Cramer's Mad Money - Halliburton Feels The Turn (4/22/14)

by: Miriam Metzinger

Stocks discussed on the in-depth session of Jim Cramer's Mad Money TV Program, Wednesday April 22.

CEO Interview: David Lesar, Halliburton (NYSE:HAL)

Halliburton (HAL) reported an "amazing" quarter, with a one cent earnings beat, revenues that rose 5.4% yoy and positive guidance. What was unique about this quarter is that management reported stronger activity and higher utilization. Management predicted it would grow EPS at a 25% clip. The company is benefiting from the domestic oil boom; 55% of its revenues come from the U.S, but CEO David Lesar said that business in the Middle East, particularly Saudi Arabia, is also strong. Lesar said he is "starting to feel the turn" in North America and believes the oil boom will create many more jobs. The company bought back 11% of its shares last year and raised the dividend. Halliburton provides its clients with proprietary technology, including chemicals that enable drillers to get more oil out of the ground and artificial intelligence-driven software that helps determine where and how to drill on certain sites. Cramer has been behind HAL for a long time; "It has been a remarkable performer," he said.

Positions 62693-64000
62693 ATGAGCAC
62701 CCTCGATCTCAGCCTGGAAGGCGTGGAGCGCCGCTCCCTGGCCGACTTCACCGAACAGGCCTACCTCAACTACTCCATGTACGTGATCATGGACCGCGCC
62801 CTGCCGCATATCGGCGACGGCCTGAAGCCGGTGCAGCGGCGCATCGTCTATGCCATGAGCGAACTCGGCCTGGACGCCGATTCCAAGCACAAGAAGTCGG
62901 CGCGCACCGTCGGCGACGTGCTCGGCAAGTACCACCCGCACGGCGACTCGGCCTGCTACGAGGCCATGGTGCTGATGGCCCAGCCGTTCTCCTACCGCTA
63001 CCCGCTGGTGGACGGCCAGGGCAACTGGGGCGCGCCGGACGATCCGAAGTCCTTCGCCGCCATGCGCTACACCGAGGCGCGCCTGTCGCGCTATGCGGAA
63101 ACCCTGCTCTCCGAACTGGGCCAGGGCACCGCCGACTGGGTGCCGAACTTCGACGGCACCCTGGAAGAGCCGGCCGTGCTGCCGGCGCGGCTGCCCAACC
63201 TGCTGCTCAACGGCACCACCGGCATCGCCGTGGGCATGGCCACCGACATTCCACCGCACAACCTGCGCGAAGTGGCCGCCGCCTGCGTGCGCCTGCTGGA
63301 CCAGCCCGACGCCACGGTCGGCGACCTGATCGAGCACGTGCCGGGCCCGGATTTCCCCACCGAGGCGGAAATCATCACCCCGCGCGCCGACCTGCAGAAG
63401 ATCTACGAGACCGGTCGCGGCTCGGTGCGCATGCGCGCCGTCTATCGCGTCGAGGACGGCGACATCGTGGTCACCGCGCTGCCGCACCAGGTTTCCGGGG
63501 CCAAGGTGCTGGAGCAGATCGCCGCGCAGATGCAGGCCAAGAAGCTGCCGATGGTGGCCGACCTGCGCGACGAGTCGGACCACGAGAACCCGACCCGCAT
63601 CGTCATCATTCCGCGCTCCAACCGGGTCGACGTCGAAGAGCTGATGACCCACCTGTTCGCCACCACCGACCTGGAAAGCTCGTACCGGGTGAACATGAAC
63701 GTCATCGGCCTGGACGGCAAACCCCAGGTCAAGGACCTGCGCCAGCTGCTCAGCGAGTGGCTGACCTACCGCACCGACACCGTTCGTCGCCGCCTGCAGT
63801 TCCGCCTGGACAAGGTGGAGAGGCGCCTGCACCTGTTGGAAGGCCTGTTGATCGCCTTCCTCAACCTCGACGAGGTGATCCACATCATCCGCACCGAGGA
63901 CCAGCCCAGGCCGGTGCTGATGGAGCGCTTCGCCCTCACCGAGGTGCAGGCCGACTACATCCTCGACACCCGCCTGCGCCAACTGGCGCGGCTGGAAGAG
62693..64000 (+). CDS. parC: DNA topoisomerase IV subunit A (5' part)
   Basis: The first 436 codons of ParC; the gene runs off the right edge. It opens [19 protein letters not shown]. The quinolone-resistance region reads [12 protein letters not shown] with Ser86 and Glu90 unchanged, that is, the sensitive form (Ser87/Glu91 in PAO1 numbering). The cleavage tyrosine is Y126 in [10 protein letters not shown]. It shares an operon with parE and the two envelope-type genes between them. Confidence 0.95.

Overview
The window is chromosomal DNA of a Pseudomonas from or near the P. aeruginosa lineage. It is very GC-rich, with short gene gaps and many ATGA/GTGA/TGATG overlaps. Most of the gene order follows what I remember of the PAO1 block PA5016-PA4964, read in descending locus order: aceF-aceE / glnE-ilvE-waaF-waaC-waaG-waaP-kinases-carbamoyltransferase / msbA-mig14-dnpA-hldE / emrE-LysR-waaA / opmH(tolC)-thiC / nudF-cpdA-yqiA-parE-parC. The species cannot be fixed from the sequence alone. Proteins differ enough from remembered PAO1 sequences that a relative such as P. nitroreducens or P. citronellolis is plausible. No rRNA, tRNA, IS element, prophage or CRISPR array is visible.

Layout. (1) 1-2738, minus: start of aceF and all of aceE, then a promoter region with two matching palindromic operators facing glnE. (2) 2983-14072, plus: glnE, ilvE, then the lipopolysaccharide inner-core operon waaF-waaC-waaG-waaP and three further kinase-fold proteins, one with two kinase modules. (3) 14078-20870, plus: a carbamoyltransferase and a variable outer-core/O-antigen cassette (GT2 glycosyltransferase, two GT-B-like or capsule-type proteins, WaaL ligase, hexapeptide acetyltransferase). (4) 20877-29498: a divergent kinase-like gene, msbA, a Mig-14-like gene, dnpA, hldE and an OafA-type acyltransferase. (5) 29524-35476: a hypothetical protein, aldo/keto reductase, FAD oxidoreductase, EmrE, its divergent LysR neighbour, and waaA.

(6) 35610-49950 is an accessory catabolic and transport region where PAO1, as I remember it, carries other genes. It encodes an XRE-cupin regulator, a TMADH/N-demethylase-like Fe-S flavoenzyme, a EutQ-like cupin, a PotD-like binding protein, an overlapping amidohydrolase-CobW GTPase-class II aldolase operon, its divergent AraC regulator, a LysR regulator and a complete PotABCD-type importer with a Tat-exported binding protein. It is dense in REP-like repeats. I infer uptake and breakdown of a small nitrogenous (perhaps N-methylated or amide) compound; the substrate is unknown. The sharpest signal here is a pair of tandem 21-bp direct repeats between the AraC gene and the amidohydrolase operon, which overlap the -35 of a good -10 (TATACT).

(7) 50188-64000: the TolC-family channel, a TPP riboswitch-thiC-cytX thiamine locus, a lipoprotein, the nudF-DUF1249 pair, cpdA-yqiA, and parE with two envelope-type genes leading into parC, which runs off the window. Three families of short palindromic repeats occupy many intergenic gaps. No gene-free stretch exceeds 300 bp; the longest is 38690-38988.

New Market Leaders: Netflix (NASDAQ:NFLX), Zillow (NASDAQ:Z), Google (NASDAQ:GOOG), (NASDAQ:GOOGL), Facebook (NASDAQ:FB), Allergan (NYSE:AGN), Gilead (NASDAQ:GILD), Home Depot (NYSE:HD), United Technologies (NYSE:UTX), Halliburton, Harley Davidson (NYSE:HOG). Other stocks mentioned: Eagle Rock (NASDAQ:EROC), Akebia Therapeutics (NASDAQ:AKBA), Yelp (NYSE:YELP).

The Dow rose 65 points on Tuesday, as sectors that had been "left for dead" rebounded. Hedge funds that had been shorting biotech and momentum stocks received an unpleasant surprise. Netflix (NFLX) has been punished since March, when the momentum tech stocks fell out of favor, but delivered an amazing quarter with great news about international expansion. Zillow (Z), Facebook (FB) and Google (GOOG), (GOOGL) rose on NFLX's strength.

News about a hostile takeover bid for Allergan (AGN) and robust earnings for Gilead (GILD) caused healthcare stocks to bounce back. As long as biotech IPOs slow down, this sector should rebound. Retail also perked up with an upgrade for Home Depot (HD) and a good quarter from the ultimate discretionary spending play, Harley Davidson (HOG). Oil had a down day, which helped retail and aerospace. In the industrials sector, Halliburton (HAL) and United Technologies (UTX) are seeing strong sales growth. Cramer noted that when sectors rebound so dramatically, they rarely do so for just one day, and there may be more upside ahead.

Cramer took some calls:

Yelp (YELP) is a high-flyer. People are panicking over a promotion. It is making a comeback and is an "important new tool."

Eagle Rock (EROC) has an unsustainable yield of 12%. Cramer thinks there has to be a catch, and it is "too dicey."

Akebia (AKBA) like many biotechs, is likely to recover. Not all stocks in the sector will remain strong after a rebound, but this one is a "keeper."

CEO Interview: Paul Raines, GameStop (NYSE:GME). Other stock mentioned: Wal-Mart (NYSE:WMT)